[quote="TS_Aquinas, post:1, topic:285810"]
As the title says, does materialism/physicalism/naturalism entail hard determinism?
Hmmm. So the very subject and substance of logic itself would actually have to be material then. . . Or would it?
I somehow feel compelled to answer nevertheless: Perhaps. But, I guess, not necessarily, pending thorough empirical research into the physics behind logical inference.
I mean, OK, sure, determinism probably does follow. However, that's only if the Principle of Sufficient Reason is really a legitimate one; that is, y'know, if the world is in fact intelligible instead of, on the contrary, one (well, vaguely one-ish, at least) giant, chaotic mess of random happenstance and disorderly nonsense and stuff -- yes, even well after the fantastic discoveries about the physical world at the sub-atomic level of quantum theory have been invoked in all their counter-intuitive, entirely-material glory.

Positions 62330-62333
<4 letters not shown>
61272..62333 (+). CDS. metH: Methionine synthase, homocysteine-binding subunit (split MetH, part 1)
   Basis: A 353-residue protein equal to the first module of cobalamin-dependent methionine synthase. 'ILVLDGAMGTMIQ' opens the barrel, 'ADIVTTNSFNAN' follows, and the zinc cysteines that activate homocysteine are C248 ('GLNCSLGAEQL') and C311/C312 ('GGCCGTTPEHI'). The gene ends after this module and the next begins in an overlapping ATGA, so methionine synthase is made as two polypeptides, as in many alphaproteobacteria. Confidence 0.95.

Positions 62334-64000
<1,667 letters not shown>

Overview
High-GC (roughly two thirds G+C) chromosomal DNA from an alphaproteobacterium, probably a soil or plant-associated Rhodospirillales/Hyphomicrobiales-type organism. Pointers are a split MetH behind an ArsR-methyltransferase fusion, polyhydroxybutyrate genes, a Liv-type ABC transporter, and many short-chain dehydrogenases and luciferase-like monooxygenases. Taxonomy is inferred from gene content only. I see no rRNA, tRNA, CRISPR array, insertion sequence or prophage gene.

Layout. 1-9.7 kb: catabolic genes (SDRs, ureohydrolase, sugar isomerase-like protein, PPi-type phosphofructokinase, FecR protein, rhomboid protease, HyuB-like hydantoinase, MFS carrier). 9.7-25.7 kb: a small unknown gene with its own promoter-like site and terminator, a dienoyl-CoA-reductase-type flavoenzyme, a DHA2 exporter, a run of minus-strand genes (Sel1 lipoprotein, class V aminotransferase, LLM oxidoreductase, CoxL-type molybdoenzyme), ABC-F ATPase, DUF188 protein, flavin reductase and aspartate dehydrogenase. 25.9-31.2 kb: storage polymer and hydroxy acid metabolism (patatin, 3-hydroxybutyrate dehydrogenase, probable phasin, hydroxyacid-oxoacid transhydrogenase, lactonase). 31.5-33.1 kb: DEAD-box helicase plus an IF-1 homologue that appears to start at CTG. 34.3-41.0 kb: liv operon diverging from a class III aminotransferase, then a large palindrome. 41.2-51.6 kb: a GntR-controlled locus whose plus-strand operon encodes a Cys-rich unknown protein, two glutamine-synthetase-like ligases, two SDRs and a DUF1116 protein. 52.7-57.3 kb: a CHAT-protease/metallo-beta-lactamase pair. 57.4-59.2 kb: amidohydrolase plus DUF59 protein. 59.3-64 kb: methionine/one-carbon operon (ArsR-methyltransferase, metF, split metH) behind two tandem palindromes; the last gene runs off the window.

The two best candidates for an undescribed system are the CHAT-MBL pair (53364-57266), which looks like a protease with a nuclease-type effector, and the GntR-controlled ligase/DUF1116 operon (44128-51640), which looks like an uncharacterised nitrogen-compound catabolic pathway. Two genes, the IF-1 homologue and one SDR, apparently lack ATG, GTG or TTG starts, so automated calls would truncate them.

If the latter, we'd as a result have absolutely no way of having any idea about the matter at all, as indeed the intelligibility of that which is intelligible would have to be immaterial itself, along with the possibility of the immaterial intellect that it would thus necessarily demand. And of course the truth of that matter just wouldn't really exist as any topic for discussion whatsoever, like it presumably does now, certainly not "in fact" or any such ridiculous thing.
Ahhh, see, I'm now beginning to lose a sufficient conceptual grasp of the concrete meaning and objective significance underlying the matter we're supposed to be discussing in this thread (and I suspect you may be too). With this in mind, I'm inclined to wonder: maybe that's the only effect I should ever ultimately expect with any sort of confidence whenever I find myself trying to determine the abstract implications of theoretical materialism.